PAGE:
đź‘‹ Hey, I'm Igor.
I develop software

I've been building software for the majority of my life, and I've tried quite a lot of technologies. Right now I use Ruby for my most day-to-day tasks. Although, I regularly dive into React and Go code if I have to.

My habits, skills, limitations, and style made me somewhat good in solving issues introduced during the rapid growth of a product. I research the issue, systemize the chaos, gather data, look for limitations, build a plan, and then help with execution. You could say I'm often a Solver, as per StaffEng.com definition.

There are some things I've been interested in over the years: functional programming, object-oriented design, domain-driven design, software architecture, C4 model, arc42, type systems.

My software career is a never-ending learning experience. However, I'm never learning alone. There are always other people who share, research, and inspire. Likewise, I enjoy sharing my own observations with other people – through conversations, talks, and blog posts. This website is a good way to access those.

Designing helpful service objects. Part 1. Choosing the right design

An attempt at providing a comprehensive guide to designing service objects in Ruby. The article showcases multiple typical approaches towards designing those, and suggests different qualities to consider when choosing one or another. Parts 2 and 3 were never published.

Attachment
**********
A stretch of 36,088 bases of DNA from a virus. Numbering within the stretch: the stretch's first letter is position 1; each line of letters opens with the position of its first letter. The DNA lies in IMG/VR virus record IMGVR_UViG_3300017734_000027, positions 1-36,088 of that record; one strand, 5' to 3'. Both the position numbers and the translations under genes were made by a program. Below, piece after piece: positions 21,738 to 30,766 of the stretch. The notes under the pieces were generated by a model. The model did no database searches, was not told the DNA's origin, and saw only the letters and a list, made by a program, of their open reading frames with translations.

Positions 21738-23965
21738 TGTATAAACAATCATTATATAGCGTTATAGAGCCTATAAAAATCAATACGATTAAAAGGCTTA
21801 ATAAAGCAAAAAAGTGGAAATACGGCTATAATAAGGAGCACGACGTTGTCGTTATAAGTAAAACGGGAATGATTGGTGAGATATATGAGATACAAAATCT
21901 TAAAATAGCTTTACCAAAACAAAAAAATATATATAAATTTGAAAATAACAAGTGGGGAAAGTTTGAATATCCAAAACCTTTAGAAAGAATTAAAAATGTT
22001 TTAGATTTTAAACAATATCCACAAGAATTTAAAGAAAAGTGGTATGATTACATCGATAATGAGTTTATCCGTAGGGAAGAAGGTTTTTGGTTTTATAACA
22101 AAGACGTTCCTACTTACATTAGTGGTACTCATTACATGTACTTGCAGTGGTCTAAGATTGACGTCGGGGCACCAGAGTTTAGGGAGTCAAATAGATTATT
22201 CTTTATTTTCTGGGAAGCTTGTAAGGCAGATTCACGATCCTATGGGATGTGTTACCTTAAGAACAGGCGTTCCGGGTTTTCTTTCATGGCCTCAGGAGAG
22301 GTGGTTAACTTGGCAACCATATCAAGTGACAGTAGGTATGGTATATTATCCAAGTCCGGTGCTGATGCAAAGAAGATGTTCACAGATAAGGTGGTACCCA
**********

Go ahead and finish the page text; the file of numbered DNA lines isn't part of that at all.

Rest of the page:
Should I really use monads?

A fairly in-depth article focused on one single topic: whether or not it’s reasonable to use monads in Ruby. It gives historical context, takes a look at the arguments pro and against monads, and provides an opinionated, yet qualified conclusion.

dry-rb 1.0: upgrading validations, types and schemas

A tutorial which helps automate >70% of a complex upgrade for gems within dry-rb ecosystem. 1.0 release for dry-types, dry-schema and dry-validation was particularly complex because there was little room to upgrade gradually. This tutorial provides a strategy to make the upgrade a little bit less risky

Partial application in Ruby

A little fun article taking a hint at the ways we can achieve partial application in Ruby. It comes with an idiomatic solution, my own currying solution, and the benchmark to assess Ruby’s built-in currying

Monad laws in Ruby

A little article taking a look into monad laws through the prism of Ruby and dry-monads. Those laws might be complex from the first glance, but they actually describe some pretty useful behaviors in those objects. The article reads into the definitions, explains those, and illustrates them from a raw programming perspective.

Railway Oriented programming in Ruby: do notation vs dry-transaction

This post showcases one of the then-newest dry-monads’ feature: the Do notation. Akin to Haskell’s Do notation, it allows us to write imperative code instead of chaining binds and ors. The article illustrates the idea of Railway-Oriented programming and the practical application of Do in Ruby.